Cook’s triangle.

Before you do any kitchen renovation of your own, make sure to plan the layout wisely. You can’t just doodle cabinets and extra tables on your notebook without checking if it’ll contribute to the betterment of your kitchen.

Have you heard of the “cook’s triangle”? If yes, then good for you. At least you won’t sacrifice mobility for grandeur spaces. But if not, then let’s put it this way: the cook’s triangle is the area where the cook occupies most of the time. Since the sink, the refrigerator and the stove are the three most vital parts of the kitchen when cooking, the space in between those should form a triangle (you can draw a line from the sink, then the ref, and the stove and back again to the sink to make a triangle). The more equilateral the triangle is, the better.


Photo taken from

Painting Tips

Color: For those homeowners that prefer bright colors, kitchens offer a blank canvas for applying colorful paint and wallpaper border combinations to wall coverings

Add new life to worn or dated cabinets by applying a complementary paint color to update the existing appearance.

Neutral Tones: “Color conservative” folks may opt to inject a soft palette of personality with the clever addition of painted stencil borders and motifs (including currently popular themes such as garden and natural designs) that coordinate with existing kitchen themes.

Paint Techniques: Consider coordinating a decorative paint treatment, such as ragging, combing, etc. (see Decorative Techniques) with a contemporary wallpaper border. Or, if you love the look of decorative paint but lack the time to complete such a project, explore the possibility of adding a “faux” wallpaper border (that mimics decorative paint techniques) to a painted, solid color wall.

Additional Decorative Ideas:

• Add color and pattern to a plain, white tile backsplash by applying color with a freehand or stenciled painted design.
• Inject a splash of color to ordinary beadboarding with the clever application of paint.
• Camouflage a damaged floor by selecting colors that are prevalent within your kitchen color scheme and painting a “faux” tile design.
• Unify a mismatched dinette set by painting the table and chairs using one cohesive color.
• Customize furnishings by applying a whimsical stamp or stencil to seats or seatbacks.


The New Smart Approach to Kitchen Design

Why merely enlarge a small kitchen layout or update cabinets and appliances? The new smart approach to kitchen design is to customize the kitchen to your own particular lifestyle. Combining form with function and beauty.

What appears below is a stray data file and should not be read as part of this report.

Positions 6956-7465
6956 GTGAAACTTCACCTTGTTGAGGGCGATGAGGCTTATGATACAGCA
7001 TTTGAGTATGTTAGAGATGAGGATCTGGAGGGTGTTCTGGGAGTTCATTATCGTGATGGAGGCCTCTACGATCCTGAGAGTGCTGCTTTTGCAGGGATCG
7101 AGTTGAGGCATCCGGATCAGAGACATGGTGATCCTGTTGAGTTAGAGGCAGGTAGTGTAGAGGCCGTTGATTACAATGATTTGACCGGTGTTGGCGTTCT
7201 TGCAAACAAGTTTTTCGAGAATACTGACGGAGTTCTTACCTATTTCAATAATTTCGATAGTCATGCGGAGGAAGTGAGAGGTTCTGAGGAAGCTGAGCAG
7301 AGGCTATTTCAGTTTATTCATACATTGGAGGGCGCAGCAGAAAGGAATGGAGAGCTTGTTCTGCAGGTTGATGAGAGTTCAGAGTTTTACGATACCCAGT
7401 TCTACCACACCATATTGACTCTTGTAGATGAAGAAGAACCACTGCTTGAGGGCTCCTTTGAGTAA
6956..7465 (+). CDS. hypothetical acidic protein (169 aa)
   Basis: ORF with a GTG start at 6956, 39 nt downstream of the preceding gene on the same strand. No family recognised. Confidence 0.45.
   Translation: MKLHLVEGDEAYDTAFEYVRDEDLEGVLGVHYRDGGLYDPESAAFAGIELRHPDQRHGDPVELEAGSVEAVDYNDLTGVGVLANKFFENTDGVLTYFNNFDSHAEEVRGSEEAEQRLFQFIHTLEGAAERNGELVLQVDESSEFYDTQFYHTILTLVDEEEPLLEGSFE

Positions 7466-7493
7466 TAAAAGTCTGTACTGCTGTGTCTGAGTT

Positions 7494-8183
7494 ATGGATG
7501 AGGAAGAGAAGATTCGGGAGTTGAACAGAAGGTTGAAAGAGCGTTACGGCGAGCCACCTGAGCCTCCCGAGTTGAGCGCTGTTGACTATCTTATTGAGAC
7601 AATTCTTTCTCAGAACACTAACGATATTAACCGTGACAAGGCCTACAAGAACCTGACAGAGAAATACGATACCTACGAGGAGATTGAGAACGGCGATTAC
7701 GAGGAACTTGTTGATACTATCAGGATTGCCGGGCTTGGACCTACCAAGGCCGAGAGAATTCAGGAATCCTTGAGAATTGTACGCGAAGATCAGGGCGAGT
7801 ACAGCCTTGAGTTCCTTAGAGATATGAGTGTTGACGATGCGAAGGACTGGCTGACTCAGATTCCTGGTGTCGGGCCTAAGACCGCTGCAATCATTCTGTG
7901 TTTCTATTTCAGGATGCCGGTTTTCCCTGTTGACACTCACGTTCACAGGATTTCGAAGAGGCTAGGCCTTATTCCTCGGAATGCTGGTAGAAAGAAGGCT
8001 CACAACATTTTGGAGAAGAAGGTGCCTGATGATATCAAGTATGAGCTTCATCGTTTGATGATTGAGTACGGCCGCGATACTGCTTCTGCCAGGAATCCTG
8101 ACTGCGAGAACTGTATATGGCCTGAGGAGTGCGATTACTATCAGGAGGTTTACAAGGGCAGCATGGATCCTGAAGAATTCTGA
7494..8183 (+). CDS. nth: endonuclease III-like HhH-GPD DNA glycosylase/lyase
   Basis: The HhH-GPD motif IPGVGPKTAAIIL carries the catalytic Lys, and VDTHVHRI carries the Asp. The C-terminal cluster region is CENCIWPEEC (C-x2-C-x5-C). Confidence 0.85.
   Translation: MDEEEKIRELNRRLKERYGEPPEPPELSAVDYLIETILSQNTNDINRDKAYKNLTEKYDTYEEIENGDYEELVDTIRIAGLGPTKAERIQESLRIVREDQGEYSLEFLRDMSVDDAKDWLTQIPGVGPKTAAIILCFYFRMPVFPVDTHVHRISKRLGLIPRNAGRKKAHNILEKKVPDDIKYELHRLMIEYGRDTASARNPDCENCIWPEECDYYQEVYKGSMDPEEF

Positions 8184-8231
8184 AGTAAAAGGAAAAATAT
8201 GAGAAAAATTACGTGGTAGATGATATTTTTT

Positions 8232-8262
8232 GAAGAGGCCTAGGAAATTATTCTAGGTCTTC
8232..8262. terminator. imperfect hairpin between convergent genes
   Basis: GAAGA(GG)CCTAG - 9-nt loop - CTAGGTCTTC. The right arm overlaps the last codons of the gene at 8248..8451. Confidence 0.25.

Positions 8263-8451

First, decide what you want to accomplish. Possible reasons for a kitchen renovation might include:

  • A better kitchen layout plan
  • Increased kitchen pantry storage or kitchen storage organization
  • The addition of a breakfast nook, breakfast bar, or work island
  • Increased counter space
  • Cosmetic purposes; whether to update present features or put together a whole new designer kitchen
  • Increase floor space
  • Incorporate a kitchen renovation floor plan to include separate space for dining, or added space for dining in the kitchen itself

After determining the main purpose for making alterations, consider the key function of your kitchen. Is it used for meal preparation; on a daily basis, or only occasionally? Do you entertain frequently? Is the kitchen used for homework, laundry, or eating purposes? Answering these type questions will help decide which aspects of new kitchen renovation design to emphasize.


Going Contemporary

Some key items for a beautiful, awe-inspiring, contemporary kitchen:

Counter Stool
Earthly and graceful, the Shinto Counter Stool is made of Chinese hardwood and would work well in a rustic urban setting. (ROOM & BOARD)
Can a stove be truly glamorous? The 5-burner, Double-Oven Cluny couldn’t be more so. (LANACHE)
The inky black Poliform Cabinets have beautiful sheen and spareness (POLIFORM)
Just pass your hands under the swan-necked faucet and water pours out. A kitchen first. How smart. (PASCAL CULINARY FAUCET)
Dining Table
The cut out base of the 42-inch round dining table would really stand out in a contemporary kitchen.

(House Beautiful Magazine, April 2006 Issue)

Black and White Kitchen from Maine

You can’t go wrong with black and white, even in the most unlikely place: a rustic, windswept house overlooking the Atlantic Ocean.

The editor of House Beautiful magazine, Christine Pittel wanted to know how interior designer Mallory Marshall gave her kitchen a beautiful glow.

Here are some key questions and answers, taken from the conversation between the two:

CHRISTINE PITTEL: Where did the idea of black and white come from?

MALLORY MARSHALL: In Maine, we like plain good things. I like very classic surfaces. We built the cabinets all out of mahogany and finished them to match my favorite piece from my husband’s glass collection, these black bowls by Dale Chihuly. So of course the floor had to be white. It’s refined French limestone, the chalkiest things I could find. It’s like skin, and it’s heated from underneath so it feels soft under your feet. Even the furniture on it is warm all the time.

CHRISTINE PITTEL: This is a 1920s Tudor house. You seem to have leapt several centuries in a single bound with this addition.

MALLORY MARSHALL: It’s totally different, but in some ways the same…

CHRISTINE PITTEL: Why did you choose stainless-steel countertops?

MALLORY MARSHALL: Steel sink, steel stove, steel everything…[it] reflects light, but we scarred it up real fast to knock it back a bit. The more distressed it gets, the better…

(House Beautiful Magazine, April 2006 Issue)